Astral Ascent 6

I also want to thank Louis for taking the time out of development to provide the answers to my questions and to wish him and all the team at Hibernian Studios the best of luck with Astral Ascent. In recent months, I have encountered a lot of indie developers to have originated from France, and Hibernian Workshop is the latest in an ever-growing list of new and exciting programmers looking to make waves and break new ground. I certainly can’t wait for the release of this game, and I hope you can’t too. If you’d like to check out their Kickstarter page, you can do it via the link below:

https://www.kickstarter.com/projects/hibernian-workshop/astral-ascent

In the meantime, I hope you guys enjoyed reading this article because I had a particularly exciting time learning more about this insanely ambitious game.

Game on,

Scouse Gamer  88

Scouse Gamer 88 Fallout 3 Header

Fallout 3 (PC, PlayStation 3 & Xbox 360)

Developer(s) – Bethesda Game Studios

Publisher(s) – Bethesda Softworks

Director(s) – Todd Howard

Producer(s) – Ashley Cheng & Gavin Carter

PEGI – 18

 

Fallout 3 released in 2008 following a long dispute between Bethesda and Interplay over the rights to the franchise, was developed on the same engine as Bethesda’s previous seventh-generation hit, The Elder Scrolls IV: Oblivion, but provided a very different take on the RPG genre, incorporating first-person shooting elements, as well as many of the gameplay elements from the original 2 Fallout games. Although I think the best of the Fallout series was yet to come following both the release of this game, and Fallout: New Vegas. The third game in the series is a moderately enjoyable title, despite the fact that it was such a radical departure from the original Fallout formula, (which in and of itself caused quite a divide between fans), and regardless of its flaws, still does fairly well to hold up.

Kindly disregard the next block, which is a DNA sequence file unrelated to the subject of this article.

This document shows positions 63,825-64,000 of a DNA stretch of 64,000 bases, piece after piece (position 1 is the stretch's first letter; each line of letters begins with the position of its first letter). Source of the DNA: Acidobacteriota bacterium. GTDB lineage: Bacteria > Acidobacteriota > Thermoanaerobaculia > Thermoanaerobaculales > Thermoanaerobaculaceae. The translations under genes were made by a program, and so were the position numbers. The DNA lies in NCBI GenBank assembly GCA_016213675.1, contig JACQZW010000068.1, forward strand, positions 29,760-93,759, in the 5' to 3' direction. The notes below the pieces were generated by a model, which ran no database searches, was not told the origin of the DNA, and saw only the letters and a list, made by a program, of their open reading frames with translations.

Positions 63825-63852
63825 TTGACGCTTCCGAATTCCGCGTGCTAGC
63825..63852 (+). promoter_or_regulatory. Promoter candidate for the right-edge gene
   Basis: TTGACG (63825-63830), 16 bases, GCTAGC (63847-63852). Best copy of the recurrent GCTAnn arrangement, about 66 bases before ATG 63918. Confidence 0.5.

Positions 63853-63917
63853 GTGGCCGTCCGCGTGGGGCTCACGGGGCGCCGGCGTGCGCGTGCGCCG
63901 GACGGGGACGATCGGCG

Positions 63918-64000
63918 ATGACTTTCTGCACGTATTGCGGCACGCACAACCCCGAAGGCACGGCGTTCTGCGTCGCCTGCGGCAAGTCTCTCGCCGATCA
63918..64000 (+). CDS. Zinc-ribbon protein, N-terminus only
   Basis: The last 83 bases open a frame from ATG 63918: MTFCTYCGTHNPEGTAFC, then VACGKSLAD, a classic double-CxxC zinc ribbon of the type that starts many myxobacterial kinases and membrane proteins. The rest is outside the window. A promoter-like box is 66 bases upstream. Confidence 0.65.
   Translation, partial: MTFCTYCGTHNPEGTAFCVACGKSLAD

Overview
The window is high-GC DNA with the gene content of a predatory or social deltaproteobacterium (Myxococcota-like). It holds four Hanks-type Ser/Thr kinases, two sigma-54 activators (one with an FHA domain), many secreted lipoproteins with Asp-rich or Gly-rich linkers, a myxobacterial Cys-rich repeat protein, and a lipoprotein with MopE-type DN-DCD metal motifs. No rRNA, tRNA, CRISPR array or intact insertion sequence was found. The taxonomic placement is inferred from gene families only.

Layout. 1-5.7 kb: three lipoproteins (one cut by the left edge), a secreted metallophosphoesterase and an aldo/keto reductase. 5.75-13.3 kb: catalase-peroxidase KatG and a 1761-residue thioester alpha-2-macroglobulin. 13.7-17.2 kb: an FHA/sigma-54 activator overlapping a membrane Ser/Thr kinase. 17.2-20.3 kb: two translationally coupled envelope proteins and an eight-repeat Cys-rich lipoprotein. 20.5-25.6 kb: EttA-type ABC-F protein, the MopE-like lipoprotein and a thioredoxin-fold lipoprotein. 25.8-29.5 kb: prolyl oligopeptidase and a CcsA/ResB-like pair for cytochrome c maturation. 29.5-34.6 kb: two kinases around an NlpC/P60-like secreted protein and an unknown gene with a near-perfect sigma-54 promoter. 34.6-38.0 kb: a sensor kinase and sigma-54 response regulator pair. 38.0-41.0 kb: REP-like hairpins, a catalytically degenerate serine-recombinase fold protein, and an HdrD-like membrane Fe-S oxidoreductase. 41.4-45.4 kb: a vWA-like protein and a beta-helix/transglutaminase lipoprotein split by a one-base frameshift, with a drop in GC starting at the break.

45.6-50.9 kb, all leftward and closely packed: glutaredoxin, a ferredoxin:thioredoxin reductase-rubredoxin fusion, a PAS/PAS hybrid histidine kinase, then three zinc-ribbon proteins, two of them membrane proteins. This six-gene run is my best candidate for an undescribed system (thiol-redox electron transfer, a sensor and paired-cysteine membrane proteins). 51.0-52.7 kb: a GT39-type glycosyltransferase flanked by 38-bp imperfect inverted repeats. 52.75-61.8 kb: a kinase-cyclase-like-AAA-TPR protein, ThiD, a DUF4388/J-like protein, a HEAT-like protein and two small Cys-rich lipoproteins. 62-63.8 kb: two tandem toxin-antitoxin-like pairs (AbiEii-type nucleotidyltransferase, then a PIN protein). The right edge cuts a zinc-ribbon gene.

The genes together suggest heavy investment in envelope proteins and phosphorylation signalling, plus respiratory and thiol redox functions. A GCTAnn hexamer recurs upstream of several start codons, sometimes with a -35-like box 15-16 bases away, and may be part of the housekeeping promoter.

Graphics – 9/10

In stark contrast to the world of Tamriel from The Elder Scrolls, Fallout 3, like in the original series, is set in the post-apocalyptic USA following a resource war fought between America and China, but the third is specifically set in a post-war Washington DC known as the Capital Wasteland. As such, several Washington landmarks are darted across the land, such as the Washington Monument and the Capitol Building, but the environment is heavily irradiated and the city is in ruins. The visuals of this game are its most striking feature, going beyond what Oblivion delivered on the technical level, and providing something that most RPG fans at the time wouldn’t have been accustomed to, since although the first 2 Fallout games sold relatively well among the circle of PC games in the late 90s, the series didn’t find its way into the top echelon of games until the release of this title. The entire atmosphere of the game is wonderfully dark and gritty, and a lot of the locations found around the Capital wasteland make the player feel things emotionally that they will not expect to feel going into it. 

 

Gameplay – 7/10

The game is an RPG first-person shooter hybrid; a lot like Borderlands without the use of cel-shaded visuals. Players level up using the SPECIAL system that had been perpetuated since Fallout 1, and experience points are also spent on improving attributes such as computer hacking, lockpicking, and proficiency in various different types of guns; again in a somewhat similar fashion to Oblivion’s character progression system. The game also has a new take on turn-based combat with the inclusion of VATS (Vault-Tec Assisted Targeting System), which allows players to scan enemies and aim for specific parts of the body that may be more vulnerable than others in order to gain the upper hand in battle.